The ideas man - Simon Woodroffe on the importance of listening to your instincts

 

YO! founder, Simon Woodroffe describes how his experiences have shaped his success and shares the business and life lessons he’s learnt along the way.

Simon Woodroffe OBE is founder of the YO! brand, which first emerged with the launch of YO! Sushi in the mid-90s. Having appeared in the first series of Dragons’ Den, Simon is a highly-regarded entrepreneur and motivational speaker and is about to launch a new city-centre living project, YO! Home.

Simon Woodroffe

Simon Woodroffe At a glance

"Leaving school at 16 meant that I hadn't had the imagination educated out of me, I really did believe that anything was possible," says YO! founder, Simon Woodroffe. That belief saw Simon pursue his love of rock 'n' roll, starting out as a roadie before using his experience of theatre to become a stage designer, creating spectacular rock shows around the world. From a world of creativity, Simon later experienced the hard-nosed business world while selling the rights to rock concerts to TV.

It was, he says, "a long apprenticeship", culminating in his well-documented battle with depression, and leading to his "big moment", opening YO! Sushi at the age of 40.

Making things happen

"I remember telling everybody I'd be a millionaire by the time I was 20," he says. "Then I got to 20 and it was the hippy, dippy 60s and we were having a good time, so I thought I'd put it off 'til 30. Then I got to 30 and there was all the drama of being in your 30s. Then I got to 40 and I'd completely forgotten to be a millionaire. It was a tear your hair out moment.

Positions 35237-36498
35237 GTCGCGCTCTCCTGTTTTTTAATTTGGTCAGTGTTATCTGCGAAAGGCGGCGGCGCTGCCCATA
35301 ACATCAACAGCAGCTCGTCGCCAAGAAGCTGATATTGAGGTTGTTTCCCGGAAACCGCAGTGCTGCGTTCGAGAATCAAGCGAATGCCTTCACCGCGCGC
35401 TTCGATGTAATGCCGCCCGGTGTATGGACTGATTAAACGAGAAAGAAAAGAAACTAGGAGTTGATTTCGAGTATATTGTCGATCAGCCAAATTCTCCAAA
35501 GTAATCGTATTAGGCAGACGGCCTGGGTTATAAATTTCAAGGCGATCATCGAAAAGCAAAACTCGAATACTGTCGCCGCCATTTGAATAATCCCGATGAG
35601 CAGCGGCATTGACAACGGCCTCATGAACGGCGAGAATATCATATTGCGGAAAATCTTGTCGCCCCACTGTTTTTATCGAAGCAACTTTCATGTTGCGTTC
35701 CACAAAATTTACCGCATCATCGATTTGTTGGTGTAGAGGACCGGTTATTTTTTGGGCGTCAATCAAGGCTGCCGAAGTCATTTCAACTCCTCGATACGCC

"When you're in the deep end, you have to swim. That's when you can make things happen."

Mind-blowing opportunities

Simon saw a chance to use his past experiences to create something new. "When I came to YO! Sushi, I brought together the creative skills to do something that nobody had ever seen before – something that would blow people's minds – with the ability to do deals."

Although it wasn't an easy journey, Simon never lost sight of his end goal. "When I opened YO! Sushi, I had two hundred grand tied up in my flat. I put the whole load on and was mortgaged up to the hilt above that. Occasionally, 10% of me worried about it and 5% was sheer terror but, despite knowing that opening a restaurant was high risk, once I get hold of an idea, I'm driven by that. I just want to see it happen. And YO! Sushi was so outrageously different, that at least I'd get noticed."

A quantum leap

Being driven by an idea is at the root of Simon's self-belief. In his most recent venture, YO! Home, he's set to launch innovative city centre living in areas where space is at a premium. Responding to suggestions that he's clearly identified a need, he remarks: "I don't think I'm a 'necessary' man and I don't think I'm a gap in the market merchant either. I'm very inspired by an idea, but neither do I want to do something completely wacky and out of kilter.

"What I'm trying to do is to bring the ideas of the future into the mainstream now. In order to do that, you have to create quantum leaps in thinking."